There is no maxim in my opinion which is more liable to be misapplied, and which therefore needs elucidation, than the current one that the interest of the majority is the political standard of right and wrong. Taking the word “interest” as synonymous with “ultimate happiness,” in which sense it is qualified with every necessary moral ingredient, the proposition is no doubt true. But taking it in its popular sense, as referring to the immediate augmentation of property and wealth, nothing can be more false (James R. Rogers, The Meaning of the Pursuit of Happiness)

For many it is hard to square the sentiments of the Founding Fathers with today’s America.  No country seems more intent on personal acquisition than ours.  Pope Francis has recently spoken out on the subject:
That’s what does harm: greed in my relationship with money. Having more, having more, having more… It leads you to idolatry, it destroys your relationship with others. It’s not money, but the attitude, what we call greed. Then too this greed makes you sick, because it makes you think of everything in terms of money. It destroys you, it makes you sick. And in the end – this is the most important thing – greed is an instrument of idolatry because it goes along a way contrary to what God has done for us. (10.13)
The Gospels are filled with references to the acquisition of wealth.  Like Francis, Matthew in his famous reference to the eye of the needle was not condemning riches per se, but only suggesting how a pursuit of personal gain can detract from one’s far more important goal – spiritual salvation.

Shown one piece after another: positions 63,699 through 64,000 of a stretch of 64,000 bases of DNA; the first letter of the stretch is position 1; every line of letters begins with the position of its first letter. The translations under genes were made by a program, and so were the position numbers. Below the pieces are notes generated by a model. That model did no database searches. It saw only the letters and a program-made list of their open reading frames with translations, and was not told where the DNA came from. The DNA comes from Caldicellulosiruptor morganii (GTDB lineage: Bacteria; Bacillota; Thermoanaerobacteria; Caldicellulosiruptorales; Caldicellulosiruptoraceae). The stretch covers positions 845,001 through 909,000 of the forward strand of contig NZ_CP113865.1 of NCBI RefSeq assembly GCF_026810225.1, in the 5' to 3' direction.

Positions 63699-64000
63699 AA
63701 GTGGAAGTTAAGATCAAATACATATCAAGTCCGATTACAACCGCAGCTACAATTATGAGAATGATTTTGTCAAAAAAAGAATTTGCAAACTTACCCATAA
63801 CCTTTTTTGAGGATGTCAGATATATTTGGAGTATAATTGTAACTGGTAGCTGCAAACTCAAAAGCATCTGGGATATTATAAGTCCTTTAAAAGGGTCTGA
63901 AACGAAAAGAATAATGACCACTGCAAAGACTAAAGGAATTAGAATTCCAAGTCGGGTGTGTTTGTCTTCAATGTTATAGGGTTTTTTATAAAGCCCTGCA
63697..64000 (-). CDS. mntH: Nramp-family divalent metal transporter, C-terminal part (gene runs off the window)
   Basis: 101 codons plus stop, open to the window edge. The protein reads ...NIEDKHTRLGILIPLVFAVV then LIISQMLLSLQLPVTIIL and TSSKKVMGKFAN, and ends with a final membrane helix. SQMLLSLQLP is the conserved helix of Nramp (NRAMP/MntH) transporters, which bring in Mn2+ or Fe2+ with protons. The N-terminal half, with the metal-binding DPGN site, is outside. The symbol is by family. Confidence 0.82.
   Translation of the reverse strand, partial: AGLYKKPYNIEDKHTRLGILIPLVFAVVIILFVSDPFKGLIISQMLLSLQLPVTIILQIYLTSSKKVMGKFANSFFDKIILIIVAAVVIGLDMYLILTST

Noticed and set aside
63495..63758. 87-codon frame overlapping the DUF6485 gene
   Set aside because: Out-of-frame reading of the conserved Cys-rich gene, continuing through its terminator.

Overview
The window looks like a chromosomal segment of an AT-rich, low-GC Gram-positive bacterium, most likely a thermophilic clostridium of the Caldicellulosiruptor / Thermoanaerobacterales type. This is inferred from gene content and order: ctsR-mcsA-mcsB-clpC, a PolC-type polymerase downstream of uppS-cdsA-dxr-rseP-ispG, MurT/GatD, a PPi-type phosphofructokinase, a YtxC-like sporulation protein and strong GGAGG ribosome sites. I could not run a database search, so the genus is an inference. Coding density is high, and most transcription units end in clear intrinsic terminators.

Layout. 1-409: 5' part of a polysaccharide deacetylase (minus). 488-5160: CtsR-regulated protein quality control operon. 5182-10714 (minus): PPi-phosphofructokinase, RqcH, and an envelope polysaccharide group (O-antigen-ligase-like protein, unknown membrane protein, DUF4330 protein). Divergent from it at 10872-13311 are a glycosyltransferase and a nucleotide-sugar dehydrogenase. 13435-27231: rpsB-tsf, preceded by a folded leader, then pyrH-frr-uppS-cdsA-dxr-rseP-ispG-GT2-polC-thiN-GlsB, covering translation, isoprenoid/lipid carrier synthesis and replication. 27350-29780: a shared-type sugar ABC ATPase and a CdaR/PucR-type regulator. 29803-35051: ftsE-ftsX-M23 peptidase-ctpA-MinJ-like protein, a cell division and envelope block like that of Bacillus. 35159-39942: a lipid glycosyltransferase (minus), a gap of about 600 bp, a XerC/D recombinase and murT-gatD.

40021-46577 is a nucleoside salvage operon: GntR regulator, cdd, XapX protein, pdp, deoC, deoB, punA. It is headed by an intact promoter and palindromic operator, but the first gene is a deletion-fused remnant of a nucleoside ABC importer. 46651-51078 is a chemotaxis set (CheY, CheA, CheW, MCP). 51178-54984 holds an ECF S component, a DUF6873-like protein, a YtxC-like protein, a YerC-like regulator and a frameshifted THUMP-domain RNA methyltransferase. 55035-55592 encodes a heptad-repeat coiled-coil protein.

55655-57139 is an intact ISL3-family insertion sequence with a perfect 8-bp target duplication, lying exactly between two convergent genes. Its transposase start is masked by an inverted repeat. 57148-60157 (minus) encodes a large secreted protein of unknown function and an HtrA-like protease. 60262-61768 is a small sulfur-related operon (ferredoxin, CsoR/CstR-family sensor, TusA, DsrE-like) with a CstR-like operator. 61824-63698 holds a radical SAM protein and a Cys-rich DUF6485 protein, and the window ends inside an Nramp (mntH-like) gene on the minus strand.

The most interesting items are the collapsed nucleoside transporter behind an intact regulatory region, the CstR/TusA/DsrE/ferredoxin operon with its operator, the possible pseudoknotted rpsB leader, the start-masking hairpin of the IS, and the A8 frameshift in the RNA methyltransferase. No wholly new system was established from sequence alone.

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The Hindu concept of maya or illusion is far stronger in its admonition.  The whole world is false, Hindu philosophers have said, and any interaction with it other than as a necessary given foundation for spiritual evolution, is false and delusional.

The Buddhist Middle Way is similar in intent.  Passions including if not especially that for wealth and the status and power it confers are poisonous and can only detract from the path of enlightenment.
If  philosophers, theologians, and our own Founding Fathers have understood so completely that ‘happiness’ can never be a matter of personal satisfaction only, how is it that modern-day Americans have so completely neglected their advice?

Or have they?  More Americans volunteer through community service than any other nation; and charitable contributions beggar those of Western Europe.  We are generous to a fault when asked to support a needy cause whether natural disaster, children orphaned by war, epidemics, or extreme poverty.